U-2 returns to Red Flag

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Air Force photograph by TSgt. David Salanitri
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Landing with the Las Vegas strip in the background, Maj. Carl Maymi, a U-2 pilot with the 1st Reconnaissance Squadron from Beale Air Force Base, Calif., touches down on Nellis Air Force Base, Nev., July 18, 2016. This is the first time this decade the U-2 has flown in Red Flag while staging out of Nellis Air Force Base.

The 9th Reconnaissance Wing is taking part in Red Flag 16-3, which is nothing new, as the wing regularly supports Red Flags.

What makes this Red Flag different is they are operating from Nellis Air Force Base, Nev., and not their home station, Beale Air Force Base, Calif.  

“It’s been over 20 years since we’ve had a chance to pack everything up and come out here,” said SMSgt. David Hatch, U-2 maintenance superintendent. “It’s not often we actually get to pick up and operate from an exercise location, so it really gives us a chance to shake off the rust.” 

At any given moment, day or night, 24 hours a day, 365 days a year, there is probably a 9th RW aircraft flying an operational mission somewhere in the world. That kind of global reach takes practice. 

“We normally operate from already established forward operating locations. It’s a rare opportunity to come out and test this skill set,” said Hatch. “It’s like anything else, if you don’t use it, you lose it.” 

Airmen from Beale Air Force Base Calif., rush to prepare the U-2 for takeoff on Nellis Air Force Base, Nev., July 18, 2016, for Red Flag 16-3.

The U-2s from the 9th RW provide intelligence, surveillance and reconnaissance in Korea, the Balkans, Afghanistan, and Iraq. When requested, they also provide peacetime reconnaissance in support of disaster relief from floods, earthquakes, and forest fires as well as search and rescue operations. These mission sets sometimes require being self-sufficient at remote locations, where support is limited.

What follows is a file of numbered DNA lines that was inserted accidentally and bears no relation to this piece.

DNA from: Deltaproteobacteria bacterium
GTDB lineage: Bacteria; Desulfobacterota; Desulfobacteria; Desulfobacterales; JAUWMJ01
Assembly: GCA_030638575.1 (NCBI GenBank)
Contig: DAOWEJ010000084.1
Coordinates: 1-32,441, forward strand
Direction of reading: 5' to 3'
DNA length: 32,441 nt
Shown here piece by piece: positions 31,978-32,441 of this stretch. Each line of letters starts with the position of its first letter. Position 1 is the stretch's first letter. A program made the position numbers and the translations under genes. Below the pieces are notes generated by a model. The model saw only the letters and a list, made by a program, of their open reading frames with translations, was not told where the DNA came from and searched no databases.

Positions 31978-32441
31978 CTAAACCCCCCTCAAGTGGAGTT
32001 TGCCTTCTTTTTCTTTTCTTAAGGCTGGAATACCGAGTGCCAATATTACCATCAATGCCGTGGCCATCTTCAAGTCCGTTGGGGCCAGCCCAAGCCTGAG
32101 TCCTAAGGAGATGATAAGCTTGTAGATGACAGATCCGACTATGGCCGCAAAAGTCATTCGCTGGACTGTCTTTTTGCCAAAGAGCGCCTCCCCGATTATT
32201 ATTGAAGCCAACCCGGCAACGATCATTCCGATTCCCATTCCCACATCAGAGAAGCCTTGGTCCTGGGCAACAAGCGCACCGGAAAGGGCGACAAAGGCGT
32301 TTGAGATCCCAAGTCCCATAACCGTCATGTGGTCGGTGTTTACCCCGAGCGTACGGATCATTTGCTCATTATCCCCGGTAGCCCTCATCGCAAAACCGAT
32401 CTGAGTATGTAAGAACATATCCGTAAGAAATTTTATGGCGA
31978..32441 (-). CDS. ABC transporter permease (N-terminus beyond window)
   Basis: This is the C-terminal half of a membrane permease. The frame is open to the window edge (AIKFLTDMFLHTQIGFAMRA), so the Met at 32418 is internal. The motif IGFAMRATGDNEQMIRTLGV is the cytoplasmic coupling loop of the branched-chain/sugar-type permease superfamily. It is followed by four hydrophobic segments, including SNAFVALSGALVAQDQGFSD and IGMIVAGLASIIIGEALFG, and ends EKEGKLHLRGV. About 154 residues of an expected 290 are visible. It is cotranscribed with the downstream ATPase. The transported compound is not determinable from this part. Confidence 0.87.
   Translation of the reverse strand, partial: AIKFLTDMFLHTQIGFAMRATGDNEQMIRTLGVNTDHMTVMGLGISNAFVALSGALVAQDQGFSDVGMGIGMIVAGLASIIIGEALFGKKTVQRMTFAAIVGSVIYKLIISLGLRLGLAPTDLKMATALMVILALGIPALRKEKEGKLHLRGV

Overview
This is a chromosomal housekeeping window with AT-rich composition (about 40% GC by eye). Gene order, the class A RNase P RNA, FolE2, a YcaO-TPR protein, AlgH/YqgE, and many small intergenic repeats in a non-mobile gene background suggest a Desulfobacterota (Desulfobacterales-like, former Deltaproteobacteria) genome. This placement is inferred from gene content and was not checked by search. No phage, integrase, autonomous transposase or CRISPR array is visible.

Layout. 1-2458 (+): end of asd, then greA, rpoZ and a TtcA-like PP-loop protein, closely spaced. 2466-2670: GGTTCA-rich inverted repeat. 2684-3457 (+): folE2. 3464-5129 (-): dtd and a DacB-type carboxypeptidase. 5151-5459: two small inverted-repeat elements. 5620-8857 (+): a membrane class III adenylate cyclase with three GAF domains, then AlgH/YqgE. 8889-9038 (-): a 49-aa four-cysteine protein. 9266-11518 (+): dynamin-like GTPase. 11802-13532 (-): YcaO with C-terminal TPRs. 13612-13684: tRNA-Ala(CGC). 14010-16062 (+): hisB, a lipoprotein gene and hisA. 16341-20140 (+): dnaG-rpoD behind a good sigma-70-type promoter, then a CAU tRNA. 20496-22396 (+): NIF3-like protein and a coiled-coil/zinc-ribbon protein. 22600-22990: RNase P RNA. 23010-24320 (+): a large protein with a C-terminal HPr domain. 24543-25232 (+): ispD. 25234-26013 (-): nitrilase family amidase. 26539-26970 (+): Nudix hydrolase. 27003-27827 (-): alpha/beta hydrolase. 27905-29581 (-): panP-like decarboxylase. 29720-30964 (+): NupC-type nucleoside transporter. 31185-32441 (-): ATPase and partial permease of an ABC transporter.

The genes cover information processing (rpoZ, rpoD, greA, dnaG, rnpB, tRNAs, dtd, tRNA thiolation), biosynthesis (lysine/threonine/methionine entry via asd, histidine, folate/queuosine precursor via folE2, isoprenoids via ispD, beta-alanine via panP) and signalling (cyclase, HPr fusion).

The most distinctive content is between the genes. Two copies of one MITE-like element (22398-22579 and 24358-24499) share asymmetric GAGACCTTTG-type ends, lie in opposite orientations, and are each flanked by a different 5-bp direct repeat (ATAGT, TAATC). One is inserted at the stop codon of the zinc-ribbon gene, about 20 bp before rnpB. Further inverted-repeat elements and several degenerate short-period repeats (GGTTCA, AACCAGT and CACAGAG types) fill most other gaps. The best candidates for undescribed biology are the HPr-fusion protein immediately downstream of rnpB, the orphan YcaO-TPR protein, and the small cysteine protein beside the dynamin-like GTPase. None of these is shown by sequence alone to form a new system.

“In my prior experience, I deployed where we already had everything in place,” said Senior Airman Logan Lasko, a U-2 maintainer. “This has given me an opportunity to see just how much equipment we have to bring to be self-sufficient. It surprised me a little.” 

Red Flag has given Lasko and his coworkers the chance to learn, and to experience first-hand what operating out of a bare-base may be like.  

“It’s a great opportunity to take part in Red Flag,” said Lasko. “I’ll know what to expect when we’re sent out somewhere and be more mentally prepared to deal with the challenges.” 

Maj. Carl Maymi, a U-2 pilot with the 1st Reconnaissance Squadron from Beale Air Force Base, Calif., bumps first with a teammate, Capt. Arthur Bull, while walking out to his aircraft Nellis Air Force Base, Nev., July 18, 2016, for exercise Red Flag 16-3.

Hatch said the experienced gained was not limited to mobility. 

“We’re here supporting operations, but we have also received some exercise injects. So it gives our Airmen a chance to practice contested, degraded operations,” said Hatch. 

The U-2 will continue to fly in support of Red Flag 16-3 until the exercise ends July 29, but the experience gained by those supporting the missions will pay dividends well beyond the three-week exercise.
 

Maj. Carl Maymi, a U-2 pilot with the 1st Reconnaissance Squadron from Beale Air Force Base, Calif., minutes after completing a successful mission for exercise Red Flag 16-3 on Nellis Air Force Base, Nev., July 18, 2016.

 

Capt. Arthur Bull, a U-2 pilot from 99th Reconnaissance Squadron, in his pressured space suit at Nellis Air Force Base, Nev., during exercise Red Flag. Airmen from Beale Air Force Base, Calif., traveled out to Red Flag for the first time since the mid-1990s — typically the aircraft flies exercise missions out of their home station. Red Flag 16-3 is aimed at teaching service members how to integrate air, space and cyberspace elements.

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